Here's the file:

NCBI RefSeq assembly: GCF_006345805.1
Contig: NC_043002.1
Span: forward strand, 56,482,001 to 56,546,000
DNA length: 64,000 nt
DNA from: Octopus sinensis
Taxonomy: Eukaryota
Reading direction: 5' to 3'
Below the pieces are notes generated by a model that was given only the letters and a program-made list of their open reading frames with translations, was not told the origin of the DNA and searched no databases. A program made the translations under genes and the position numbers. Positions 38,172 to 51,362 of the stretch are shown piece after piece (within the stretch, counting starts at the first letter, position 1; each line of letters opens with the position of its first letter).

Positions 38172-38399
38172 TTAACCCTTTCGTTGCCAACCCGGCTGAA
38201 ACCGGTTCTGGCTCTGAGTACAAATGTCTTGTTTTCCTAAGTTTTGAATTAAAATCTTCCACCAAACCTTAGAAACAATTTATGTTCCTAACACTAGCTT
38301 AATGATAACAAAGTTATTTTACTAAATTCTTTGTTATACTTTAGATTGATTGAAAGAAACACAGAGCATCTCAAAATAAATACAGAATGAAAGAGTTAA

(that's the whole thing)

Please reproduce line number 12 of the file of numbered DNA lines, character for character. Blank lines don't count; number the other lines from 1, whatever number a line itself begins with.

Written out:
38301 AATGATAACAAAGTTATTTTACTAAATTCTTTGTTATACTTTAGATTGATTGAAAGAAACACAGAGCATCTCAAAATAAATACAGAATGAAAGAGTTAA